How Industry Leaders Use the LQ Formula for Decision-Making
Image: Fauxels on Pexels.com

Uncertainty is bad for business – unless you find a way to measure it. Clean data and math help discover patterns in otherwise random economies and use them for future analysis. That’s how industry leaders prevail; they consult data for insight and apply math for precision.

One of the most precise formulas in business math is the location quotient.

Location quotient (or LQ formula for short) is crucial for discovering investment opportunities in regional markets. It tells you, with great certainty, the current and future state of regional economies. The LQ formula also points to the industries that make a specific region unique.

Here’s why this is important and how to use it.

Location quotient: definition and example

When business mathematicians are trying to explain location quotients to investors and company heads, they do so by taking regional industries as an example. In reality, the location quotient can also be applied to a demographic group or occupation in a specific region.

The purpose of the LQ formula is to quantify regional concentration.

If we, too, take industries as an example, our location quotient would determine just how concentrated a particular industry is in its region compared to the entire nation.

The point of reference for LQ doesn’t have to be nationwide concentration. You can use the location quotient to measure the ratio of any regional asset and its comparable types in a geographical region. LQ is as precise as any math formula but also flexible and versatile.

How to apply a location quotient formula

Contrary to what online experts say, businesses don’t need a tool for everything. Simple equations can be done without expensive software and still empower you with powerful insight. The LQ formula is an excellent example of this, so let’s see how it works:

Location quotient =    Regional asset amount

                                            Total asset amount

We use “total asset amount” instead of “national asset amount” to highlight the fact that the location quotient doesn’t only measure the concentration of one asset (say, industry) in a certain region compared to the concentration of that asset on the national level.

LQ can also measure the concentration of one regional asset compared to the total amount of comparable types of assets in the same region. One of the frequently used LQ formulas is the quotient for jobs – for example, the ratio of IT jobs and all jobs in a country.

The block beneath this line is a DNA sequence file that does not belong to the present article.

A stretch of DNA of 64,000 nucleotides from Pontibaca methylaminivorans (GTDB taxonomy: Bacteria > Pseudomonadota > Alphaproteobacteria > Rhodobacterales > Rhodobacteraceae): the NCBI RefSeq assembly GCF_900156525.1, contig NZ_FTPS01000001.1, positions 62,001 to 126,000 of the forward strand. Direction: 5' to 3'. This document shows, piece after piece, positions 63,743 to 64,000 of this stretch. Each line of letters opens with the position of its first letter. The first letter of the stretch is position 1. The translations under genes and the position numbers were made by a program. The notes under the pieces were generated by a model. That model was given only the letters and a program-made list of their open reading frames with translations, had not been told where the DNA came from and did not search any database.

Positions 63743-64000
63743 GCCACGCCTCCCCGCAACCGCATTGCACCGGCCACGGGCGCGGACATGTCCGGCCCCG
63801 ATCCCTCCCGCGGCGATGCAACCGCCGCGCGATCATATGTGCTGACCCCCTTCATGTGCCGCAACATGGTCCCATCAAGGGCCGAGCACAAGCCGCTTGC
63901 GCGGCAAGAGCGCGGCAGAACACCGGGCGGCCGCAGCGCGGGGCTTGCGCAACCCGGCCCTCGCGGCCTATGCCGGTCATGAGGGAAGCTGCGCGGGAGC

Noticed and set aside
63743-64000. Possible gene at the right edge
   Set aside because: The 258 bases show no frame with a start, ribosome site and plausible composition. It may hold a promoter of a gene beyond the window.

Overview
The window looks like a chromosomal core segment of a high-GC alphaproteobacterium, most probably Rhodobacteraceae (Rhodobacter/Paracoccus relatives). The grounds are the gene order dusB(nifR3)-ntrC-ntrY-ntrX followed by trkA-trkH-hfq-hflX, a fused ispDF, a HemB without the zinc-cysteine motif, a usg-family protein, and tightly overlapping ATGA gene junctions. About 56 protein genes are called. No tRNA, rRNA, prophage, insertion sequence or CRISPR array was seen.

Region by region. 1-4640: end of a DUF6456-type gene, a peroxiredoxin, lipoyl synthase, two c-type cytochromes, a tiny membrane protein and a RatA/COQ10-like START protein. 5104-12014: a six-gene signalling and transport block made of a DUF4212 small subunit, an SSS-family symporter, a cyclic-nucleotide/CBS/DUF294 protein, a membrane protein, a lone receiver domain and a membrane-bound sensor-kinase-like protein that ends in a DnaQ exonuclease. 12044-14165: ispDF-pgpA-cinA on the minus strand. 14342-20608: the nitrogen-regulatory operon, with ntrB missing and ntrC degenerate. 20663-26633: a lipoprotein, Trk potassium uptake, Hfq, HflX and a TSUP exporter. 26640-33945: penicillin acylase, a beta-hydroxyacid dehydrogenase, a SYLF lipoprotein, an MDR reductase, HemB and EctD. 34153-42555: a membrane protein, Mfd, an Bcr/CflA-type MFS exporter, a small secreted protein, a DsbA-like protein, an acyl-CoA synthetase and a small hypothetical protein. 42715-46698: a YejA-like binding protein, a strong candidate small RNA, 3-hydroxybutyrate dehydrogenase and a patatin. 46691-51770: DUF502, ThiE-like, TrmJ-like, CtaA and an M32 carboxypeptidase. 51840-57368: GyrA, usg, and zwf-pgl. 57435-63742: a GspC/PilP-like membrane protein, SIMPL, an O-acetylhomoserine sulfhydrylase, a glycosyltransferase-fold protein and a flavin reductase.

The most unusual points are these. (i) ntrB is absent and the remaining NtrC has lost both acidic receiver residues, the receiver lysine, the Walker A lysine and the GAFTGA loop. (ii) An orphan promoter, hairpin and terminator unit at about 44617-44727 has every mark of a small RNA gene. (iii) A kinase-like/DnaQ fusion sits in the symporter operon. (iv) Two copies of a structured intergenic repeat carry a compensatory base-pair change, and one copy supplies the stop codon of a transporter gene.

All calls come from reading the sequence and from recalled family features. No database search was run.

Common applications of the LQ formula

Organizations use the LQ formula for different types of research and market assessment. Even though location quotient could be applied to various calculations, the following applications of the LQ formula are the most common across industries and sectors:

●          LQ for industries

●          LQ for occupations

●          LQ for competencies

●          LQ for demographics

These applications of location quotient can be used together or interchangeably if some of the required data can’t be found. For example, high-LQ occupations are a strong indicator of high-LQ industries, as unique industries typically employ unique occupations.

LQ-based calculations require reliable data

Firmographic data, which is the term used to describe all the important information about a certain company (industry, size, number of employees, etc.), is the type of data required for all LQ-based calculations. The problem is that firmographic data is often difficult to find.

The greatest challenge in obtaining necessary data for this type of regional market assessment is the scope. Getting accurate and freshly updated data on many organizations (remember, you need nationwide data if you want to calculate LQ) is a complex task.

So much so that most companies can’t do this by themselves.

Internally, acquiring data for LQ-based assessments would take too much time and resources. Data collection of this scope is also expensive, as it requires dedicated technology for scraping and personnel equipped for using it. How do companies approach this?

Firmographic data is better obtained through alternative data sources. Some companies specialize in scraping and refining data, thus saving you time and trouble.

How location quotient can help your business

Location quotient can help your company gain actionable insight into regional markets. This kind of business intelligence is crucial for making long-term decisions, developing competitive strategies, and discovering new investment opportunities – all precursors to growth.

The LQ formula is frequently used for:

Regional market research for B2Bs

If you are a B2B company pursuing expansion opportunities and new markets to conquer, the LQ formula can inform your regional market research. More precisely, it can help you discover where your target audience is – by looking at aspiring regions with unique industries.

Labor analysis and talent sourcing

We’ve already mentioned the location quotient for jobs, occupations, and competencies. If you are looking for new hires with specific skills, knowledge, and abilities, LQ can help you locate them. A lot of employers rely on LQ-based sourcing to discover regional talent pools.

Unique investment opportunities

If you’re looking for investment opportunities, you should start using the location quotient formula ASAP. It is a foolproof way of spotting booming regional economies early and before your competition. LQ will tell you everything you need to know about industries on the rise.

Conclusion

The location quotient formula is a fairly simple way of calculating opportunities. However, it requires a lot of specific data that most companies can’t accumulate by themselves. If you plan to add LQ to your decision-making process, reach out to alternative data sources.